Chapter

Distinguishing Between Difference and Domination: Reflections on the Relation Between Pluralism and Equality

Joseph H. Carens

in Culture, Citizenship, and Community

Published in print March 2000 | ISBN: 9780198297680
Published online November 2003 | e-ISBN: 9780191598937 | DOI: http://dx.doi.org/10.1093/0198297688.003.0004
Distinguishing Between Difference and Domination: Reflections on the Relation Between Pluralism and Equality

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Focuses on the relationship between cultural difference and equal opportunity. Because cultural heritages can affect the motivation and the capacity to take advantage of conventionally valued opportunities, some argue that respect for cultural differences requires us to accept social and economic inequalities between groups. The chapter uses the cases of Asian Americans, the Amish, African Americans and women to qualify and challenge this claim. It concludes that the relationship between pluralism and equality is generally complementary, and that this complementariness is enhanced when social institutions minimize inequalities.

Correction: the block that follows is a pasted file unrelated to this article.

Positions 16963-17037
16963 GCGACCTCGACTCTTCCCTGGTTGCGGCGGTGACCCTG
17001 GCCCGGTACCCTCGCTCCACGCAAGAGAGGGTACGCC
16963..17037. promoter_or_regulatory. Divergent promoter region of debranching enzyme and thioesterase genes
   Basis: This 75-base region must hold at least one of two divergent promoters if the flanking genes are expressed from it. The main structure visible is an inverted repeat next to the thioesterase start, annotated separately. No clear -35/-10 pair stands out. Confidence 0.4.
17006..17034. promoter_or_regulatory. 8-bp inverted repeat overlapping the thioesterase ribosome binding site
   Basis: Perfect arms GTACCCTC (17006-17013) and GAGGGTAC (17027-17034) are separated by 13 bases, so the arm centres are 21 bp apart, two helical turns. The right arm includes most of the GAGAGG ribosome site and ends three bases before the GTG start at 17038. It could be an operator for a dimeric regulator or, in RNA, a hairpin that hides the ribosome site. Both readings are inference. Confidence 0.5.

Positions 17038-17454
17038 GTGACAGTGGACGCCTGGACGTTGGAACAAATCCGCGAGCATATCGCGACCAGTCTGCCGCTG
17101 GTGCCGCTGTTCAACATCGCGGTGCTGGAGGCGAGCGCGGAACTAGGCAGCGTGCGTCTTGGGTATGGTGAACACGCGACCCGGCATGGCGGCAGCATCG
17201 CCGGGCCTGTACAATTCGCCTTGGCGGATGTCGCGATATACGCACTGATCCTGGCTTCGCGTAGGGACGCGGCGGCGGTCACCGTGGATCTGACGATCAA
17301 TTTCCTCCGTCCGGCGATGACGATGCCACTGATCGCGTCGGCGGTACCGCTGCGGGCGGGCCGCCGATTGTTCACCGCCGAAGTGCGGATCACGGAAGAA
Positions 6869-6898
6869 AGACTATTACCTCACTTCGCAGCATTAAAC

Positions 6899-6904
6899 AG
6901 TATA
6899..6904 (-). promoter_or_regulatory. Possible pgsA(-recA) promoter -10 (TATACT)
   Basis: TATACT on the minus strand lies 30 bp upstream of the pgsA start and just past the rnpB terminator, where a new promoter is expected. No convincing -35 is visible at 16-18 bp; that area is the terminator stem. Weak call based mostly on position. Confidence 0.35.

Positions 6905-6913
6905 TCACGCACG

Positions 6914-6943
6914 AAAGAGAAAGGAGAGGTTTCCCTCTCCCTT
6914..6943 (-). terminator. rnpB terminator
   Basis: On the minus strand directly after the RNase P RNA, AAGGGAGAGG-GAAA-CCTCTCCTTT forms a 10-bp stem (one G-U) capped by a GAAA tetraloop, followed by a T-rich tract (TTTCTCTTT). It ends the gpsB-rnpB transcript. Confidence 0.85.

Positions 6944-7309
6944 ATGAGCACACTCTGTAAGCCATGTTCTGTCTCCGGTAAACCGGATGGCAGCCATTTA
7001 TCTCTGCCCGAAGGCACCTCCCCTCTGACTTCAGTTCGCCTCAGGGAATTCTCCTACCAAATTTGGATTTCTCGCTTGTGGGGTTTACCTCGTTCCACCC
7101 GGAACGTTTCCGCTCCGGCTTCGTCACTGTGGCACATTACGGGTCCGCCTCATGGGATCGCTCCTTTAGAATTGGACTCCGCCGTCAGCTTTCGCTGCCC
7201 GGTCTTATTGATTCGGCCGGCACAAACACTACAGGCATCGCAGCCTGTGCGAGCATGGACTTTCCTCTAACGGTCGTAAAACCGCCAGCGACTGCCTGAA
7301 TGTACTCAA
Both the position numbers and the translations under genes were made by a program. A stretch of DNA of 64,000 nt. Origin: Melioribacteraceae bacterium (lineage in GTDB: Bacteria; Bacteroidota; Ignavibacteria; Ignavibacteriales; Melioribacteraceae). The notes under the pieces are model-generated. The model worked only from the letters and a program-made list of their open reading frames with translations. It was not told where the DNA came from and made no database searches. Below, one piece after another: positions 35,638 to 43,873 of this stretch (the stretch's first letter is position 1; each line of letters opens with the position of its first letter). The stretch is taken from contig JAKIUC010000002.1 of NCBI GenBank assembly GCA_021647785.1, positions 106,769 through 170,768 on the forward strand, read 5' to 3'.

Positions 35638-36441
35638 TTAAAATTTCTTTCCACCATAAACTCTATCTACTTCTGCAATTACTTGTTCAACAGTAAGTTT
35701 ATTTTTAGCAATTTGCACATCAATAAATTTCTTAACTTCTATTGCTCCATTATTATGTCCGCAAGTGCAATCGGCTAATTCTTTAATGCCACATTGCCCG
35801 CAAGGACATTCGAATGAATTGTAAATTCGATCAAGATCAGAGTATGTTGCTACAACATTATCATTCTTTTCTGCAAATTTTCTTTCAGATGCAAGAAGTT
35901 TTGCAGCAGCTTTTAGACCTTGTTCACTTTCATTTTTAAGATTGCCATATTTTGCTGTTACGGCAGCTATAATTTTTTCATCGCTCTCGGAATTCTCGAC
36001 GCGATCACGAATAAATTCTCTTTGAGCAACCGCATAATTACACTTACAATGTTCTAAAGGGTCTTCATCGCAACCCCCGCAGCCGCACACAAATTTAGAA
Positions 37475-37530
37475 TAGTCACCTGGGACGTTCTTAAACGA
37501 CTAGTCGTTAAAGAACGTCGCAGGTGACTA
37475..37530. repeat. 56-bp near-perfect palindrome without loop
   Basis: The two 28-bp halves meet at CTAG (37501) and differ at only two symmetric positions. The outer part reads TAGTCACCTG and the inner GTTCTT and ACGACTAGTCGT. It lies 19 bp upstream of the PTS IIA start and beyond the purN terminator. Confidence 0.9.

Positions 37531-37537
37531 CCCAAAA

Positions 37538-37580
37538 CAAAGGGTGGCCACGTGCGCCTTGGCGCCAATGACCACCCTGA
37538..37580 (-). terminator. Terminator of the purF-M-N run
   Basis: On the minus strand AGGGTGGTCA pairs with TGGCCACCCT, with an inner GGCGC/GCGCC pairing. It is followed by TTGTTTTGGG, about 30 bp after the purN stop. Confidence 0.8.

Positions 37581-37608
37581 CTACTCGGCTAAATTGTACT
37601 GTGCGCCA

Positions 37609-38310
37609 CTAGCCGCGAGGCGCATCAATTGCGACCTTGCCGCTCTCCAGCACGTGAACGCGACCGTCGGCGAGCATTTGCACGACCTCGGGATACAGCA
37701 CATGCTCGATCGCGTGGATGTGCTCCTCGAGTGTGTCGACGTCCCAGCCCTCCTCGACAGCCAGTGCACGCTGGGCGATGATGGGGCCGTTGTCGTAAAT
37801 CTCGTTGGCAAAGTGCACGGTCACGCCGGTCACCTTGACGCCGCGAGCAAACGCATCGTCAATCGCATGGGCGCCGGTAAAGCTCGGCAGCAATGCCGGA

Keywords: African Americans; Amish; Asian Americans; cultural difference; equal opportunity; equality; pluralism; women

Chapter.  8961 words. 

Subjects: Political Theory

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